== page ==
The Federal Reserve today issued a highly anticipated report assessing the potential benefits and risks of creating a U.S. central bank digital currency, or CBDC. The paper also requests public feedback on these topics and comments will be accepted until May 20. While the Fed took no official position on creating a CBDC, the agency said it “will continue to explore a wide range of design options,” adding that it “does not intend to proceed with the issuance of a CBDC without clear support from the executive branch and from Congress, ideally in the form of a specific authorizing law.”
The paper noted that a CBDC “would best serve the needs of the United States by being privacy-protected, intermediated, widely transferable and identity-verified.” Among the various CBDC structures the Fed is contemplating is an intermediated model through which the private sector would facilitate the management of CBDC holdings and payments through accounts or digital wallets. Such a model “would facilitate the use of the private sector’s existing privacy and identity-management frameworks; leverage the private sector’s ability to innovate; and reduce the prospects for destabilizing disruptions to the well-functioning U.S. financial system,” the Fed said.
In an analysis of potential risks, however, the Fed acknowledged that a CBDC could—depending on its design—“fundamentally change the structure of the U.S. financial system, altering the roles and responsibilities of the private sector and the central bank.” In addition, the creation of a CBDC could also have implications for monetary policy and present operational resiliency and cybersecurity challenges, among other things.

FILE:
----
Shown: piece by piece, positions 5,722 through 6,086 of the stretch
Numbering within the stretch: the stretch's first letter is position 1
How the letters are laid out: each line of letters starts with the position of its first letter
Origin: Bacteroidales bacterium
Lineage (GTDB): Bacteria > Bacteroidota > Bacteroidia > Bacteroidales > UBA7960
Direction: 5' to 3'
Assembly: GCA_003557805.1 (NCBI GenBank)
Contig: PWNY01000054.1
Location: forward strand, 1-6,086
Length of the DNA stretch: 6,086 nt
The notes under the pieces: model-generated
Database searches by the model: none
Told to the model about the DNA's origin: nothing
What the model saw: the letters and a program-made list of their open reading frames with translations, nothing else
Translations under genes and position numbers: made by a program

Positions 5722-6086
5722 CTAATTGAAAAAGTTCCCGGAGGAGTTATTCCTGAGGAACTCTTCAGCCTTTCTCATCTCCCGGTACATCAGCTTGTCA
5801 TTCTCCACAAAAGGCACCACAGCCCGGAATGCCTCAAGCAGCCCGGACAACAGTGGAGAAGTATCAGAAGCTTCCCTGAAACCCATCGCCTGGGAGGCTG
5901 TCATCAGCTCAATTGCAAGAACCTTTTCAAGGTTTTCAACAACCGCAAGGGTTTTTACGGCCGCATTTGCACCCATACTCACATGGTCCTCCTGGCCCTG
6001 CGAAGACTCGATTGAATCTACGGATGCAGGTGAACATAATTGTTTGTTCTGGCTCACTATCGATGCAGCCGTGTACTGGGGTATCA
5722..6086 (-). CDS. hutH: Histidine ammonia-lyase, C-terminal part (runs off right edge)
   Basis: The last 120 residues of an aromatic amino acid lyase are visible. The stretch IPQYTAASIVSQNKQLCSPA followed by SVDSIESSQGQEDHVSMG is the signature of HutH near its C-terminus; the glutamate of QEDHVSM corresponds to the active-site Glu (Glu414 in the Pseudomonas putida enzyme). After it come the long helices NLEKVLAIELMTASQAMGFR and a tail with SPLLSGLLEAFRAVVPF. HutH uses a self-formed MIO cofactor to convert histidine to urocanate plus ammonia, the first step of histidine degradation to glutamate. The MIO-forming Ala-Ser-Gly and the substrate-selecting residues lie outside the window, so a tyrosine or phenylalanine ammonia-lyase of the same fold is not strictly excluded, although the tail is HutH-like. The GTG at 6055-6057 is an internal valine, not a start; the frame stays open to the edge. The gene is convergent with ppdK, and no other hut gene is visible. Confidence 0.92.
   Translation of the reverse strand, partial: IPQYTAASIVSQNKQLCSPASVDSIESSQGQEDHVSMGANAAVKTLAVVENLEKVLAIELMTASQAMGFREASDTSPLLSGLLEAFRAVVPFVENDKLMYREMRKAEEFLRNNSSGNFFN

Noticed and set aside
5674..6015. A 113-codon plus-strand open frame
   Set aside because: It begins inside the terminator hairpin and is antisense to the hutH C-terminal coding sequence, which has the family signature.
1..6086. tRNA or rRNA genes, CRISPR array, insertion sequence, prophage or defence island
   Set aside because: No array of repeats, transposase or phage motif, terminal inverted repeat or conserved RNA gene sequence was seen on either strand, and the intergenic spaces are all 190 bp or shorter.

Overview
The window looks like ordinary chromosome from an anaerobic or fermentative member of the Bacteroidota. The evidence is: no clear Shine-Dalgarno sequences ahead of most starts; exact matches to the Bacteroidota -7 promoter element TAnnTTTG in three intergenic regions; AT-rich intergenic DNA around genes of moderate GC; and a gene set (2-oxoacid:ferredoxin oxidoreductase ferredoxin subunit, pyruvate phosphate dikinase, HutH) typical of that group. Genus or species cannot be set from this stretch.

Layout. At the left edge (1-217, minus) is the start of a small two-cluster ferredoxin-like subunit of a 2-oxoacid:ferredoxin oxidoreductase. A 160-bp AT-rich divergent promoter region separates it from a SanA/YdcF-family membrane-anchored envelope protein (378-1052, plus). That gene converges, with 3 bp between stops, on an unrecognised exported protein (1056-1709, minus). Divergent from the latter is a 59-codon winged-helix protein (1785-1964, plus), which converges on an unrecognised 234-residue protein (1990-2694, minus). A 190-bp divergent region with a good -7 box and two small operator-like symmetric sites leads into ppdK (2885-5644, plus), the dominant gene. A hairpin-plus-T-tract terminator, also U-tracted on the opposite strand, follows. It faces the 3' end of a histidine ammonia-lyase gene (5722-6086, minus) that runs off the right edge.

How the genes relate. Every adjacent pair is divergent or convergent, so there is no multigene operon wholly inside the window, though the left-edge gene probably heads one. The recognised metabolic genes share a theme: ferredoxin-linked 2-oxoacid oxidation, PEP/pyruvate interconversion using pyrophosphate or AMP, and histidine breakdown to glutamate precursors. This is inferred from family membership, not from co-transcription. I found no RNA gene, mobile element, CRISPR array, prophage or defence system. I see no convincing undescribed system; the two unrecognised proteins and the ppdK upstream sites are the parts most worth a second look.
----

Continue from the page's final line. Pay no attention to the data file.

The American Bankers Association has previously weighed in on the risks associated with issuing a CBDC, warning that the issuance of a CBDC could compete with bank deposits and limit banks’ ability to power economic growth. ABA is currently reviewing the paper and will provide feedback to the Fed in the coming days.
In a statement following the report’s release, ABA President and CEO Rob Nichols noted that the paper “highlights a growing recognition that a U.S. CBDC could fundamentally reshape our banking and payments system which remains the envy of the world, and these implications require a careful weighing of the real-world costs and benefits before any decision to move forward.”
Prior to such a decision, “policymakers would need to show that a U.S. CBDC would somehow improve upon this reliable, tested retail banking system that serves our communities and our economy so well, and we believe it will be very difficult to make that case,” Nichols added. “We recognize the importance and complexity of this discussion and appreciate the Federal Reserve’s request for public comment on their report. We look forward to sharing the views of our members across the country.”